Digital asset management (DAM) consists of management tasks and decisions surrounding the ingestion, annotation, cataloguing, storage, retrieval and distribution of digital assets. Digital photographs, animations, videos and music exemplify the target-areas of media asset management (a sub-category of DAM).
It’s hard to make the case for digital asset management without appearing to relentlessly state the obvious. For instance: marketing today depends heavily on digital media. And time is money. So marketers should spend as much of their digital media time as possible on more productive, profitable tasks and less on redundancy and unnecessary housekeeping.
We know these things intuitively. So it’s surprising that, during the short time that I’ve been involved in telling the story of DAM, I’ve seen a persistent and accelerated increase of organizations’ awareness of DAM. That is to say that, until recently, these organizations had no idea what they were missing.
After all, a company usually starts shopping around for DAM software when it realizes that, first, it has a whole lot (read “an unmanageable volume”) of digital assets and that, second, dealing with its enormous digital asset library takes far too much time without yielding enough benefit. This has been true across an array of industries including higher education, advertising, manufacturing, entertainment, non-profit, health care and medical technology.
This is where DAM comes in. DAM systems come in lots of shapes and sizes, but they’re all built to do at least a few things: centrally store, organize and distribute digital assets. So what do you need to know to guide your vendor search?
DAM Delivery models
Widen Enterprises recently released a good white paper explaining the distinctions (and overlaps) among Software-as-a-Service (SaaS), on-premises and open-source DAM solutions. This is a good resource to check out if you’re starting to explore your DAM options.
The most important thing to know, however, is that each of those three terms is a way of defining DAM (or any software, for that matter) according to different criteria. They’re not mutually exclusive—although there’s practically no overlap between SaaS and installed solutions.
SaaS DAM systems offer flexibility in terms of workflow and accessibility with minimal IT costs. The software and your assets are hosted in the cloud (that is, remote servers). While a reputable DAM vendor will use a hosting method that’s extremely secure, some organizations have policies that preclude them from letting certain sensitive information outside their facilities. If you’re a government intelligence agency, for example, you probably can’t do SaaS DAM.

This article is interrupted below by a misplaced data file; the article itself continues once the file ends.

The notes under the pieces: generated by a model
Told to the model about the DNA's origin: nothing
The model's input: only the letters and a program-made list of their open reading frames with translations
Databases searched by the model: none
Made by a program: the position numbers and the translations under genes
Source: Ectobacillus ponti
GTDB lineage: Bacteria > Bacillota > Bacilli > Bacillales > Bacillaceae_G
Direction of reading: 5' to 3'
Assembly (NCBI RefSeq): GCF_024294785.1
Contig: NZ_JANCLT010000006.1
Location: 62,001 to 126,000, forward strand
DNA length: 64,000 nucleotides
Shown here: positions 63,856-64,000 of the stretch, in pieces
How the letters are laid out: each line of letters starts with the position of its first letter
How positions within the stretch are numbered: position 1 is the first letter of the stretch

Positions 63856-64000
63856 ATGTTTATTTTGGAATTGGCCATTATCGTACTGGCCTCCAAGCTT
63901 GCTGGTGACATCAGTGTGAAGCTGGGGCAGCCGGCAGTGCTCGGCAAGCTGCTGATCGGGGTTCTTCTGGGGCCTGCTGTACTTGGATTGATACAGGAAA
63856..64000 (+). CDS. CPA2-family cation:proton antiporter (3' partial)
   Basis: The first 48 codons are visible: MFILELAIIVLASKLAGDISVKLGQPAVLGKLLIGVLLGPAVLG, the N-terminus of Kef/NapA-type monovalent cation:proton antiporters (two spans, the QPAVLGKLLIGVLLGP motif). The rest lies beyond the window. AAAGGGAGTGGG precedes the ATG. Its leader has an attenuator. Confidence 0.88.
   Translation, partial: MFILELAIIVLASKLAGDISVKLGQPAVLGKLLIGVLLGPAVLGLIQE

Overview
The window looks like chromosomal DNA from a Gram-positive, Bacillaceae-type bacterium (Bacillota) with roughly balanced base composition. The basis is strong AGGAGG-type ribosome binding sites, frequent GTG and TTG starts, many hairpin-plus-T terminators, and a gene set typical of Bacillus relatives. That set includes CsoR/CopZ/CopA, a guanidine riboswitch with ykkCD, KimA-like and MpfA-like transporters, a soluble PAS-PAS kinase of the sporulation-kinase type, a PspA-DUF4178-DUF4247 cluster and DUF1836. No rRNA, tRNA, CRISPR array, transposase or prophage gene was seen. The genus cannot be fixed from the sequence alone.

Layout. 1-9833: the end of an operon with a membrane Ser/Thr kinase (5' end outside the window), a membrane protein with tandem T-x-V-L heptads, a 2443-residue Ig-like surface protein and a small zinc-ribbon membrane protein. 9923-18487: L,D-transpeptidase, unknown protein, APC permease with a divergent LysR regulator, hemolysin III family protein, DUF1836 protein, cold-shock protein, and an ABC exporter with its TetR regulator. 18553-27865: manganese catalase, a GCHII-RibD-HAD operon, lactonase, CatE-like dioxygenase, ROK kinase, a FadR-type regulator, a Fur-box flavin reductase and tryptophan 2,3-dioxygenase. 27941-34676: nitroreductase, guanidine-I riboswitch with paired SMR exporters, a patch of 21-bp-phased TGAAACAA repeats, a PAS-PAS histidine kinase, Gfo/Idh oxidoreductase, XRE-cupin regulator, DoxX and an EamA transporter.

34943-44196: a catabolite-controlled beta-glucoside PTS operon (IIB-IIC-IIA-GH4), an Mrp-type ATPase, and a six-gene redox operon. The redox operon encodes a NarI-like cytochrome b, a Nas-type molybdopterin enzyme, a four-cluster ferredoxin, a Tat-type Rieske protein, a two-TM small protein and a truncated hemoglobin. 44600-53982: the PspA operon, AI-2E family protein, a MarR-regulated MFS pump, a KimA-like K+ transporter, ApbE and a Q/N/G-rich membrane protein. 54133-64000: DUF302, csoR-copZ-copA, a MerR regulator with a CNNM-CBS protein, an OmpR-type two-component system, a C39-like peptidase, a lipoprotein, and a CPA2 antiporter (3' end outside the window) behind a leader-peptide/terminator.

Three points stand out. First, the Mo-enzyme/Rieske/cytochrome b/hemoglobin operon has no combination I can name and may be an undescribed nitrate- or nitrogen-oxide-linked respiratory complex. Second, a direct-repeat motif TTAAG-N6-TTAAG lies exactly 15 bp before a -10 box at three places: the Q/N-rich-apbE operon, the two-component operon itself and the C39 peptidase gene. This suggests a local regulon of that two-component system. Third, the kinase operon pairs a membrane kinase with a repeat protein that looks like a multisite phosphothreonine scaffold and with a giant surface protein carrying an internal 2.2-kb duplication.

Installed programs, on the other hand, are all “in-house.” Your organization’s work might require the kind of control over media that can only come from keeping the data and the servers it’s on in your building. Even then, you should be conscious of the fact that, unless you’re backing your data up on remote servers, this practice leaves you open to the risk some event will leave your assets completely irretrievable. That could be data corruption, but it could also be theft, natural disasters or accidents.
Finally, there’s open source. The term refers to the code or architecture of the software itself, but not whether the software is accessed remotely or on your own in-house machines. You shouldn’t fall into the trap of basing your decision on whether open source is right for you on whether a solution is hosted or installed. Also, you should make note of the fact that software’s being open-source only adds value if you or someone else has the resources to capitalize on the malleability of the program.
As if the variety in delivery models weren’t enough, there’s also a wide range of feature sets out there. Some DAM vendors are better than others about making sure they’re the best fit to meet your unique needs before trying to sell you on their system, so it’s important than you go into your DAM hunt with as detailed a list of requirements as possible.
Even better: break your needs down into must-have and nice-to-have categories. You should also make note of any features that are necessary because of any regulations, laws or other rules governing your market or industry.
What all this does is ensure that you neither end up with so few few features that you aren’t able to improve the efficiency of your workflows as much as possible nor so many features that you find yourself paying for bells and whistles you’ll never need or want to use.
Benefits of DAM
Thinking about the benefits of implementing a digital asset management system in terms of “cutting” costs or “saving” time just isn’t enough. It doesn’t get to the heart of how DAM can impact your organization and resources.
Instead, think about DAM in terms of “repurposing.” We tend to use the word to refer to the way that DAM software enables and streamlines the repurposing of individual digital assets, but (when used right) it can have the same effect on labor, dollars and talent.
Take a designer, example. He or she might currently spends 10 of every 40 hours on redundant asset searches, version control tasks and image library housekeeping. Setting up DAM and eliminating the need for all that wouldn’t mean that you should cut your designer’s hours. What it means is that hours of inefficient, unprofitable labor can now be put to use exercising a designers presumptive strength: design. The same goes for your sales people, marketing team, etc.
The beauty of DAM isn’t quite that it changes your strategy or makes your work better. It’s that it frees you up to pursue the same strategy more aggressively and makes your work more focused for more time.